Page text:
It alienates you from all sides.
There is a cost to listening to both sides of an issue: it makes each side think you’re a flaming idiot for not seeing that the other is wrong on its face. Whichever one you ultimately conclude has the stronger point will be less likely to accept you.
On top of that, it identifies you a risk factor. When you’re emotionally dedicated to a cause, you’re in. You’re one of them. You can be trusted. The same can’t be said when everyone knows you are perpetually one random factoid or rogue discovery from flipping sides.
No, really. It makes you look gross.
Double-checking claims about how many people of color are killed by white cops or how much women get paid relative to men jeopardizes your reputation as a compassionate human being.
If you uncover that a politician voted against a multi-billion-dollar hurricane relief bill because a) he thought billions were going toward things that weren’t relief and/or to agencies that have misspent or hoarded previous funds, and b) senators aren’t allowed to vote for/against individual elements of a bill, only the whole thing, you’re hosed. It doesn’t matter if you disagree with that politician and feel it’s totally appropriate for a relief bill to include funds for preparing against the next disaster. It doesn’t matter if you point out that he’s stuck in the no-win situation of either acting like an ass or voting in favor of what he and his constituents feel is corruption. The nuance is wasted. You’re already a shill for him, or a sycophant, or an apologist. Or you’re an idiot for believing those were his real reasons for voting no.
Approaching divisive issues rationally is not the optimal approach to affecting change.
It’s more sensible to strike a balance between learning about an issue and being an effective leader. As I pointed out in the opening paragraphs, you sabotage people’s trust in you if you thoroughly investigate the problem from every angle before committing to a course of action. The price you pay for making sure you know exactly what to do is that you may then find you’ve rendered yourself unable to garner enough support to do it.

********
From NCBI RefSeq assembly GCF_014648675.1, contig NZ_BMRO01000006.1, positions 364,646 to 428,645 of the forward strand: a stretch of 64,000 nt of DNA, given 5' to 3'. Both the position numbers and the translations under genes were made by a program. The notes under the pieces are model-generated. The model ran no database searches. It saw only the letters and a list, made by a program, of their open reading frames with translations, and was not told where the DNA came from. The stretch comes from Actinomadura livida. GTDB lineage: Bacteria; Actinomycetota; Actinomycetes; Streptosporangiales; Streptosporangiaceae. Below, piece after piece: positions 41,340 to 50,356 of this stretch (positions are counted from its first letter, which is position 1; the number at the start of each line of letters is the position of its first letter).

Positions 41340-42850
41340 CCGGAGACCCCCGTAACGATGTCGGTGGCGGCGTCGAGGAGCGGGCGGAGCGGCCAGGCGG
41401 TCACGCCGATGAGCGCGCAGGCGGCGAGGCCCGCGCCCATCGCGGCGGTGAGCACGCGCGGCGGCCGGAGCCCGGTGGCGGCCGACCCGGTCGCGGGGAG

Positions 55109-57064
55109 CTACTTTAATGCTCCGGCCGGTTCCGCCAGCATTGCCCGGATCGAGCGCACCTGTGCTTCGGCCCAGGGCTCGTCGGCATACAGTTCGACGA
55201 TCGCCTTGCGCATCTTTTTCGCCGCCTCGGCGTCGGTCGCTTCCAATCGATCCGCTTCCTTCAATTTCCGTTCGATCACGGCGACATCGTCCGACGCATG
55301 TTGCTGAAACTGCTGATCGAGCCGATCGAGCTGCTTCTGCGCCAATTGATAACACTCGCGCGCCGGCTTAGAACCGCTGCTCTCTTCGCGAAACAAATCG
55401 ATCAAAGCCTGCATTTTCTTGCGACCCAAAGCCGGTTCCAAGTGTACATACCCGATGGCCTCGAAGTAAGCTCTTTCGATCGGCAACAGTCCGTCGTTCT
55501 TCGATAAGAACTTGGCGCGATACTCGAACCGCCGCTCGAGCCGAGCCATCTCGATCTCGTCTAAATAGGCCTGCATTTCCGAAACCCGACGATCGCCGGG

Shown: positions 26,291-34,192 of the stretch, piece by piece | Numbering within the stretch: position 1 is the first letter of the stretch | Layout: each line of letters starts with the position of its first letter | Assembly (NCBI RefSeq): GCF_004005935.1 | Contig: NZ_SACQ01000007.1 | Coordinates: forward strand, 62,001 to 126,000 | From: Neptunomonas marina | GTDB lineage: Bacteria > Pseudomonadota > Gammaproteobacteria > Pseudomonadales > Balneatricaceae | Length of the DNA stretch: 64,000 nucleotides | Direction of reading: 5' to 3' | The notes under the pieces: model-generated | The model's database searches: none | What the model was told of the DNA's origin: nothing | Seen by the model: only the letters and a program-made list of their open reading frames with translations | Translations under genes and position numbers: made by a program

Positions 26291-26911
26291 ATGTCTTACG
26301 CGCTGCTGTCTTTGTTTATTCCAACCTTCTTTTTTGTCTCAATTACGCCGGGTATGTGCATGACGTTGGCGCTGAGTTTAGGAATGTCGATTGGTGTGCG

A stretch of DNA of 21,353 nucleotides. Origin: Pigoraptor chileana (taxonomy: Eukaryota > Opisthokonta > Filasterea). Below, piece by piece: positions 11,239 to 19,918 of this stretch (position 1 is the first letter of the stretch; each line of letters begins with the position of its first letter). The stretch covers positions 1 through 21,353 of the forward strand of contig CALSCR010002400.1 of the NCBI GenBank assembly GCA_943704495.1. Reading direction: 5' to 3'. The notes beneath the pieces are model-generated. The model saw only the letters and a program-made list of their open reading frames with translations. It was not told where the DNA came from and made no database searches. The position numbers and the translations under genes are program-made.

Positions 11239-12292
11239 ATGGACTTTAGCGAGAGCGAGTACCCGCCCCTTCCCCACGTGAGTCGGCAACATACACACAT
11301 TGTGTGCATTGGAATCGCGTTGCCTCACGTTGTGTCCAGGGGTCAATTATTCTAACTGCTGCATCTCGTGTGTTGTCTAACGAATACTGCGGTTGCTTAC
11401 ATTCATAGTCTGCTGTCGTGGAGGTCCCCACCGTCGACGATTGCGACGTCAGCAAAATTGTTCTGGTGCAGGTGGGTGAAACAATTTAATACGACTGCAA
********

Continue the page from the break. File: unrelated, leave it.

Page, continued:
It’s (possibly) selfish.
If your end goal is not to affect change but rather to maximize your self-edification, open-mindedness and critical thinking are wonderful tools…at helping you be selfish. An end goal of just making sure you know as many things as possible, and that all of them are true, doesn’t help anyone but you.
It doesn’t tell you who’s right. It only tells you who it’s most logical to believe.
Critical thinking isn’t a perfect approach to settling the truth of a matter. Research is. The only truly reliable way to tell who holds the more accurate stance on a controversial issue is to already know the answer yourself and check their conclusions against it. Of course, this is pretty much always going to be somewhere between impractical and impossible, so we fall back on critical thinking as a second-best-but-actually-workable approach. Always remember that it’s a fallback plan.
Critical thinking isn’t necessarily open-minded.
Meet Gene. Gene has a high school diploma but never went to college. Gene has worked for five years as a flower arranger at a shop in a small city in Vermont. Gene has some great ideas on how the U.S. should handle Middle East relations. Would you like to hear them?
Of course not! As far as you can tell, Gene has no expertise on the subject. There is no rational reason to expect to hear something insightful. The principles of open-mindedness say, “Yes, listen,” but rational thinking says to consider your source and advises you not to bother.
Eventually, you still have to pick a side.
Although it does require you to be forever receptive to the possibility that you'll need to revise your beliefs, being open-minded doesn’t absolve you from forming opinions or from becoming convinced that one viewpoint has distinctly more merit than the rest. Neither open-mindedness nor critical thinking encourage you to remain undecided forever, irrespective of what new truths subsequently come to light. In fact, if you’re going to do that, critical thinking actually becomes useless.
“Decide for yourself” is a rhetorical trick.
It’s counterintuitive, but if someone presents you with both sides of an argument (hers and an opposing one), then plays to your sense of critical thinking and asks you to decide for yourself which one to believe, you’re more likely to be getting shammed than if she simply argued her own position straight up. Like a bush league southpaw who can only throw strikes if he stays down in the minors, a common rhetorical trick among people who have weak arguments (and know it) is to throw their pitches at folks who aren’t experts in the field. They pretend like they’re honestly exposing themselves to critical analysis, but it’s a smokescreen. It makes their arguments weaker, not stronger, and if they’re trying to convince you via that method, it’s because something about you gave them the impression you’ve got a lousy batting average.